Basic Graph Data Structure to demonstrate Friendships

Graphs have numerous applications out of which Social Networks is quite popular.

In this Article I have tried to present a simple use case to demonstrate how to represent it using Adjacency Lists.  Idea is to help you get started with Graphs.

Since we are discussing friendships the Graph used is an undirected one.

Consider a simple case, we have a really small town with only 6 people. The figure below shows how they are connected to each other. So for example Ankur is friend with Dikshit and Reena.

Friend_Graph.png

So how can we capture this data?

A Graph is a set of Vertices and Edges. In our case the people are the vertices and the relationship between them are the Edges.

There are two popular ways to represent a Graph. One is the Adjacency Matrix approach and another one is the Adjacency List approach. The second one is more popular because of it’s efficiency. If you need more details on these two representations kindly visit the following links Adjacency Matrix  &  Adjacency List

Please drop a comment if you want me to explain these approaches as well. For now I want to keep things short and simple.

In the List approach we maintain an Array of Vertices and each Vertex in the Array has a Linked List which points to it’s Edges. See the figure below. I have shown one of the Linked List that shows Ankur’s connections.

AL

Now let’s see how to implement this using C. If you are not quite familiar with Arrays and Linked List I will recommend you to visit Wiki for the same. I have written sample programs for Array and Linked List here and I am planning to explain them soon.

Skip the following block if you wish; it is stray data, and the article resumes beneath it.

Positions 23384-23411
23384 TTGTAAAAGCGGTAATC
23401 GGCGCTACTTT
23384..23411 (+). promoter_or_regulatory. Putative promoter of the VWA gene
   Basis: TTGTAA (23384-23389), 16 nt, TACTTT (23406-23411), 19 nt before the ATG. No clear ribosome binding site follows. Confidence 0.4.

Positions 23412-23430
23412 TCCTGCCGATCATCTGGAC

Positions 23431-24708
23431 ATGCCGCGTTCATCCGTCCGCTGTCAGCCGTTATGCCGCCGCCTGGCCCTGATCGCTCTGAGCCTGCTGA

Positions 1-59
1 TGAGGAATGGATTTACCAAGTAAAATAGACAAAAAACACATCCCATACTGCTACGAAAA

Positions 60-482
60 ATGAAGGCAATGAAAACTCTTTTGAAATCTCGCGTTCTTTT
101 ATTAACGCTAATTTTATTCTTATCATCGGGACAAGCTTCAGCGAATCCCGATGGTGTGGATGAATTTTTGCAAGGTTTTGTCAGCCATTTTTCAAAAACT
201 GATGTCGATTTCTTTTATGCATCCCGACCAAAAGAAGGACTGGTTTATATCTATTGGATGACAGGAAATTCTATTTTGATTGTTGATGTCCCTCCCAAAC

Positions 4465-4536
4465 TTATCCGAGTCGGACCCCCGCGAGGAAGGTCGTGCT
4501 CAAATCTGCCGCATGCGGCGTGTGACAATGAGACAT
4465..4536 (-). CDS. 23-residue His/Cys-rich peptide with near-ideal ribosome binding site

Continue reading “Basic Graph Data Structure to demonstrate Friendships”

Data Structures using C

Lately I have been implementing the standard Data Structures in Computer Science using the C Programming Language. These have the minimal functions to demonstrate the basic usage.

Going forward I will be adding more and also try to explain these.

As of now the list includes:

In the Binary Search Tree program the delete node functionality hasn’t been implemented fully.

The basic algorithm has been presented though which is as follows:

Algorithm to delete a Node from Binary Search Tree (BST)

1. Find the Node in the BST.
2. If Node is a Leaf, then go ahead and delete it.
3. If not find the “in-order successor / predecessor”. Say we use the in-order successor Node_S.
4. Swap the node with Node_S. Now delete Node_S and if it has any children then update the pointers.

For Step 3 we can find wither the minimum node in the right sub tree or the maximum node in the left sub tree.